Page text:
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How Do I Deal With a 401(k) From an Old Job?

A 401(k) from an old job isn’t simply lost in the wind. By “rolling over” your 401(k), you can transfer it to a new provider and continue using the account.

May 9, 2022

This article is provided for informational purposes only and should not be construed as legal or investment advice. Always consult with a professional financial or investment advisor before making investment decisions.

Nationwide, around 52% of employers offer 401(k) plans to their employees. A 401(k) can help employees set aside money for retirement, and comes with valuable tax benefits. Pensions have mostly been replaced by 401(k)s for most companies these days. 

But what happens if you switch jobs or are fired? This guide explores what happens to a 401(k) from an old job — and what steps you should take with the account. 

What happens to a 401(k) if you leave your job?

Money in your 401(k) account is your money. It won’t disappear or be lost just because you switch jobs. And it doesn’t matter whether you’re laid off, fired, or quit — that money is yours to keep. 

By default, 401(k)s stays where they are. These accounts are typically managed by a third-party custodian/broker, who will continue maintaining the account, even if the employer fires you or goes out of business. 

However, you’ll want to consider what to do with a 401(k) from your old job. 

What to do with a 401(k) from an old job

There are four main ways to deal with a 401(k) from an old job:

  • Leave it where it is

  • Roll it over into a 401(k) plan at your new employer

  • Roll it over into an individual IRA

  • Cash it out (this will likely cause tax penalties and generally isn’t a good idea)

Each option is discussed in more detail below. 

Leave the 401(k) where it is

The simplest option is to leave the account where it is. Your money would stay invested where it is, and you could continue accessing your account through the same platform — but you’d no longer be able to contribute to it.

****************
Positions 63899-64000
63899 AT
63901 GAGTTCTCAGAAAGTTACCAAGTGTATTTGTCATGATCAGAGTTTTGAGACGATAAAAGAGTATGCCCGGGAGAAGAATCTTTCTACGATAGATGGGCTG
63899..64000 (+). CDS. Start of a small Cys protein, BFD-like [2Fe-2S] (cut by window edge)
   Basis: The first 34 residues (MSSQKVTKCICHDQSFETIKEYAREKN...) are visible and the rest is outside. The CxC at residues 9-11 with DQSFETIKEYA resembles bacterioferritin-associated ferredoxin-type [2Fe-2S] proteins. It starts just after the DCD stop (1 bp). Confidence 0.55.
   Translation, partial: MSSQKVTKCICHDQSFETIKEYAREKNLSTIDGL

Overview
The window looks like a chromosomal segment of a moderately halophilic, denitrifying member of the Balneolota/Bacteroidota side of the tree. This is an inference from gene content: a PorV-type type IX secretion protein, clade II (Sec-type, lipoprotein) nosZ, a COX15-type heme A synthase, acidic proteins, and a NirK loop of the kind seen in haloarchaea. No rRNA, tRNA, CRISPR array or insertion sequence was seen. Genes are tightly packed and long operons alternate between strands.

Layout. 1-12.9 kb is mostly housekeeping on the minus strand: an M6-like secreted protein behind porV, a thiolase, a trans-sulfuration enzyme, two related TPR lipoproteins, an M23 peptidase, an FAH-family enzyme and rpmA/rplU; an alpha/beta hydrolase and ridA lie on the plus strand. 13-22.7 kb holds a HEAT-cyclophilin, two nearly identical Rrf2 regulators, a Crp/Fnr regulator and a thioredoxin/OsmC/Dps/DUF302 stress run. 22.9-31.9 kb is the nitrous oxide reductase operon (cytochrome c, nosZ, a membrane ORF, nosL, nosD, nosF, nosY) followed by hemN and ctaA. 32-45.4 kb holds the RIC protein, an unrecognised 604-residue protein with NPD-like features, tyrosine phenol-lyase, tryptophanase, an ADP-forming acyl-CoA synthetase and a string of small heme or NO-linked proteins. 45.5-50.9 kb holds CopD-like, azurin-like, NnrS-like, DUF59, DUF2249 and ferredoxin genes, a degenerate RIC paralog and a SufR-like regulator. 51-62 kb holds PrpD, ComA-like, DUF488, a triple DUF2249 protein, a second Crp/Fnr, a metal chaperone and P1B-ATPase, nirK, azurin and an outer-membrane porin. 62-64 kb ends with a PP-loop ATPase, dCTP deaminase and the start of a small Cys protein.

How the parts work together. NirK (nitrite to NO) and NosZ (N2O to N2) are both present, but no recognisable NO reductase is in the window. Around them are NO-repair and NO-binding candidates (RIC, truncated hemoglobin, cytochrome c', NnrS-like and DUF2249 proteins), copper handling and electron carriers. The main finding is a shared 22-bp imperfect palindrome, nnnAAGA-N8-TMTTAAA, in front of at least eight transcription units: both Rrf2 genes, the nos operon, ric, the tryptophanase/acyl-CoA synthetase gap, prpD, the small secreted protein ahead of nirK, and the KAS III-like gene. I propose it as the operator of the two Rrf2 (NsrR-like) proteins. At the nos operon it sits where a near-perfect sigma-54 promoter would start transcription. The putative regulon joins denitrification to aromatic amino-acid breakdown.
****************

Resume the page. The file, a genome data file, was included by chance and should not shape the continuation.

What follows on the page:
This isn’t always an option, however. Some employers may force you to transfer the account (as they likely have to pay a small fee to maintain it). 

If the account balance is over $5,000, most employers will allow you to keep the plan where it is. If it’s below that amount, they may force you to move the account.

Check with your workplace’s human resources department to learn the specific company policies. 

Roll over the 401(k) to a new employer

If you’ve switched to a new employer, check to see if that employer offers a 401(k) plan. If they do, you may be able to complete a 401(k) rollover; essentially transferring the money in an old employer 401(k) into a new 401(k). Be aware of 401(k) fees and how they compare with your new employer. 

To roll over a 401(k), you’ll need to work with your new employer’s human resources department. You’ll likely need to submit some paperwork to your previous employer or to the plan administrator who manages the 401(k). 

There are two ways to roll over a 401(k) from an old employer:

Direct transfer